With the arrival of Spring finally approaching, people's thoughts turn to
three things; tilling the soil, Crappie fishing, and turkey hunting. Since
gardening involves a lot of work, and we aren't allowed to shoot fish in Tennessee, we will
deal here with the subject of turkey hunting: specifically the shotgun chokes
In the pursuit of the wild turkey, a lot of
time and effort is involved leading up to the time that the hunter actually
shoots his turkey. Everything up to the pulling of the trigger we will ignore
for purposes of this particular article. What we will concentrate on here is
delivering the load of shot to the target.
First of all, in turkey hunting, the firing
of the gun is more akin to rifle shooting than it is to most of the shotgun
sports. A turkey gun is aimed, rather than pointed. Many hunters mount optical
sights or open rifle-type sights on their turkey guns. This is where practice
with a patterning board can really pay off. A successful hunter needs to know
where his shotgun shoots in relation to where the sights are pointing.
The next thing, and equally important,
is to be able to deliver the shot, or a portion thereof, to the vital head and
neck region of the turkey. A wild turkey needs to be hit right and hit hard, with
at least a few pellets of number 6 or larger shot to insure a good kill. I
prefer number 5 or 4 shot to insure good penetration. Number 6 shot loses velocity faster
and doesn't weigh as much, per pellet, as the larger sizes. If you could hit
the turkey with the full payload of a magnum shell, it doesn't matter what the shot size. But
patterns being what they are, a few pellets will hit the bird, but most will
Many hunters choose to get the shell with the heaviest payload to insure
more pellets flying toward the target, logically putting more pellets into the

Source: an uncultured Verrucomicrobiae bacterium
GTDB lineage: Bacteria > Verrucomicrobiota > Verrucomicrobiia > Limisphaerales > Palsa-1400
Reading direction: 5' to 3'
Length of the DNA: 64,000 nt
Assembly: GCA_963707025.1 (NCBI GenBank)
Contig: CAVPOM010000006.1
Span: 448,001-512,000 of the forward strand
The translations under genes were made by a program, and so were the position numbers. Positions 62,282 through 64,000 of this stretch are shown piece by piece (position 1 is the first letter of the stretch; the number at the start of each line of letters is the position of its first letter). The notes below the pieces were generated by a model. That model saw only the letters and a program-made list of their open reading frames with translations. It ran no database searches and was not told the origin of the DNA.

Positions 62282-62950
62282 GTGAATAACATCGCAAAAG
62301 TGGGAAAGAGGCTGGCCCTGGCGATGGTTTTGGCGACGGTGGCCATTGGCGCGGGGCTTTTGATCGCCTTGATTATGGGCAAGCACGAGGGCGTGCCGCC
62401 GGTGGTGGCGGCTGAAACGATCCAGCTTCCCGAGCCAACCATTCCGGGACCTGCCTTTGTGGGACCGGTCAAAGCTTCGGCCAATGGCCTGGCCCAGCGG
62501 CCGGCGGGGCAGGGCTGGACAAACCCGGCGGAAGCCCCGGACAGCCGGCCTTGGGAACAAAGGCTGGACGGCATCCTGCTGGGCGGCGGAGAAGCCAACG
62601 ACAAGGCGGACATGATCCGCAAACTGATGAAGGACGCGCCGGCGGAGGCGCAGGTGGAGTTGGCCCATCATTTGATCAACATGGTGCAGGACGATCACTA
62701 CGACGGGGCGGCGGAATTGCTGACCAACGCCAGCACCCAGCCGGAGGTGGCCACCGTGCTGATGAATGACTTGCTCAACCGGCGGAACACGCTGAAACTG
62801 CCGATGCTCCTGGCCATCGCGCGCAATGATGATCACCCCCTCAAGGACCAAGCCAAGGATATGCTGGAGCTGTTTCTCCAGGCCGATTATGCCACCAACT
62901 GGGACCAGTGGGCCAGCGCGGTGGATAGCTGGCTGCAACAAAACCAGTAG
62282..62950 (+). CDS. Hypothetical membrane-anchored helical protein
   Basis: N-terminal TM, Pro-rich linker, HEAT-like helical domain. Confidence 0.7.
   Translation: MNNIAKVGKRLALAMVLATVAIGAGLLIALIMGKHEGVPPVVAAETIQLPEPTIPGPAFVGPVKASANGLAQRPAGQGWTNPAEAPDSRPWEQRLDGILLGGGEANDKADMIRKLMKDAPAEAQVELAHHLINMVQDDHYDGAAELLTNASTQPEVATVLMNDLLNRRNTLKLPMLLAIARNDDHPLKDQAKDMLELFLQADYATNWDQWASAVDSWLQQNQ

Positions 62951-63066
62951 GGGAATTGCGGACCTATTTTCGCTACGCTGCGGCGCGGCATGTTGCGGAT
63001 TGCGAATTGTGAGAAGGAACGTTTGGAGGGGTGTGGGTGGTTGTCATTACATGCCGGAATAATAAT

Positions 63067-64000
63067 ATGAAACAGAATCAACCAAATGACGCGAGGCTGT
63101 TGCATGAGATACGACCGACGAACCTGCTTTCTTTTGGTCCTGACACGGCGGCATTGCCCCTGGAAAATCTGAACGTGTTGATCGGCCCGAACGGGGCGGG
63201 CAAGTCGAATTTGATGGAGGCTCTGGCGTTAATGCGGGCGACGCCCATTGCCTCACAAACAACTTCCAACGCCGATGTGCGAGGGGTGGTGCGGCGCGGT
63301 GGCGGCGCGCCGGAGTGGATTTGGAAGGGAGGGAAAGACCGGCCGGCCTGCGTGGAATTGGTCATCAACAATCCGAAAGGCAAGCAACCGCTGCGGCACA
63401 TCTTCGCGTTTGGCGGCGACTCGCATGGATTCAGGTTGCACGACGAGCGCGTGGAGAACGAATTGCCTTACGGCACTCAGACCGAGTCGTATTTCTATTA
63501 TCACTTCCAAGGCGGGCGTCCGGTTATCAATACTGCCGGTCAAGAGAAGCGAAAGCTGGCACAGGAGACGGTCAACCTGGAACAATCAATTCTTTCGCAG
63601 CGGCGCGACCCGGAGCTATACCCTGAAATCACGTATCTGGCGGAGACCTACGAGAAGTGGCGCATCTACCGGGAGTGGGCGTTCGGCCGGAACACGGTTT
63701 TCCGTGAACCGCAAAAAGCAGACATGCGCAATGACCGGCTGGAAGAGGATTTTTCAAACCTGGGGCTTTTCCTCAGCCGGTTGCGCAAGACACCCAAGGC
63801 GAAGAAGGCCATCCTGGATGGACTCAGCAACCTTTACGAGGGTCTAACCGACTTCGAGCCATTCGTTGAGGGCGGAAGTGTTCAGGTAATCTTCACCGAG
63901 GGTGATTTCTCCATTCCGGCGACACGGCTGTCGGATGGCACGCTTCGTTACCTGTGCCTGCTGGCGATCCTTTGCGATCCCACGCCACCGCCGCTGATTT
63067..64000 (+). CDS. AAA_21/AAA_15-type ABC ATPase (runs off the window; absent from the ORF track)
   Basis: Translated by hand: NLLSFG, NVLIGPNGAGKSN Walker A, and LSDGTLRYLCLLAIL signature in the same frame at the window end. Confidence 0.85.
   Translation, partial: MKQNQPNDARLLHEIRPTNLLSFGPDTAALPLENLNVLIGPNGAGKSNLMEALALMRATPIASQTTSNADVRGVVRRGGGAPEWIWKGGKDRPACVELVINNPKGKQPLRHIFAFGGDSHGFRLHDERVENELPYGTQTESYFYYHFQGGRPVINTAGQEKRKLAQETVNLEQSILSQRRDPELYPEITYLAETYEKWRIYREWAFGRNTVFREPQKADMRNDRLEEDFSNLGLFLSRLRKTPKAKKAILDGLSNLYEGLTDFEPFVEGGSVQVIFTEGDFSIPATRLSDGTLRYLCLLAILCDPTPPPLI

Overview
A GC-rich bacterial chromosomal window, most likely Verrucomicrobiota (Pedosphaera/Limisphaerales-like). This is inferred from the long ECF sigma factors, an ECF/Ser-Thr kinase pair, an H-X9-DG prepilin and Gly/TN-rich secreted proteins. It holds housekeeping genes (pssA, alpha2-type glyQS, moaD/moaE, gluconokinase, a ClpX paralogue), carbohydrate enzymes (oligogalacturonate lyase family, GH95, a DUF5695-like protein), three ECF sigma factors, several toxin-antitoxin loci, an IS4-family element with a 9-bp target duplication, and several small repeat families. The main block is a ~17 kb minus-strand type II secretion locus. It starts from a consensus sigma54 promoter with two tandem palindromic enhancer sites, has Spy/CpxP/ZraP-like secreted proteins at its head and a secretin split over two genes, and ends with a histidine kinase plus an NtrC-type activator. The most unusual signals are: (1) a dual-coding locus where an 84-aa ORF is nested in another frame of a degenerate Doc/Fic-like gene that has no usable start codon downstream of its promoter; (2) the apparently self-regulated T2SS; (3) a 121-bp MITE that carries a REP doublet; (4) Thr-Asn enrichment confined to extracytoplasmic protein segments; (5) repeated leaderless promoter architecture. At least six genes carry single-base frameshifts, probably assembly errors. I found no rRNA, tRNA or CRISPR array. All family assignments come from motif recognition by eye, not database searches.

bird. But, with the heaviest payloads, there is a trade off. Velocity is sacrificed for the sake of
putting more pellets in the air. Slower pellets just do not hit as hard as
faster ones. That's why I prefer the high-velocity turkey loads. They do have fewer pellets in
the load, but deliver them with more energy per pellet to the target. As an
added bonus, in my experience I have found that percentage wise, the lighter
payload shells pattern better.
All of this finally leads us to the subject
of this article: obtaining the best, tightest patterns possible from a turkey
gun. I recently received for testing two screw-in chokes made specifically for
that purpose. Both chokes happen to be made in Sylvania, Georgia. One is called the
Comp-N-Choke, the other is Kick's Industries Gobblin' Thunder. Both chokes are
intended to provide better patterns while at the same time, by virtue of their different
ports, reduce felt recoil.
I pattern tested both chokes, along with another choke that has proven to
provide good patterns, at 40 yards with Winchester Magnum Turkey shells. These are premium, buffered,
hard-shot loads with a good reputation in the turkey woods.
Both the Comp-N-Choke and the Gobblin' Thunder provided excellent
patterns from my 3 inch Mossberg 500. As to whether the ports reduced felt recoil, I can't really say. That
lightweight pump gun kicks pretty hard with any serious turkey load, but I will
take them at their word that it does reduce felt recoil. After an afternoon of
shooting the Mossberg from a benchrest, my shoulder is the same color as the rest of me, without a trace
of blue or purple bruising.
With either of these chokes in your turkey gun, you can deliver a good,
tight pattern of shot into the vital area of a turkey, if you do your part.
You can contact Comp-N-Choke toll free by phone at:
1-888-875-7906 or on the web at www.comp-n-choke.com.
You can contact Kick's Industries at: 1-800-587-2779 and
So much preparation and skill goes into getting a shot at a wild turkey,
that it just doesn't make sense to have the hunt fail due to a poorly performing
choke. Try one of these chokes with a good load of high-velocity number four
hard shot, and pulling the trigger will become the easiest part of turkey hunting.
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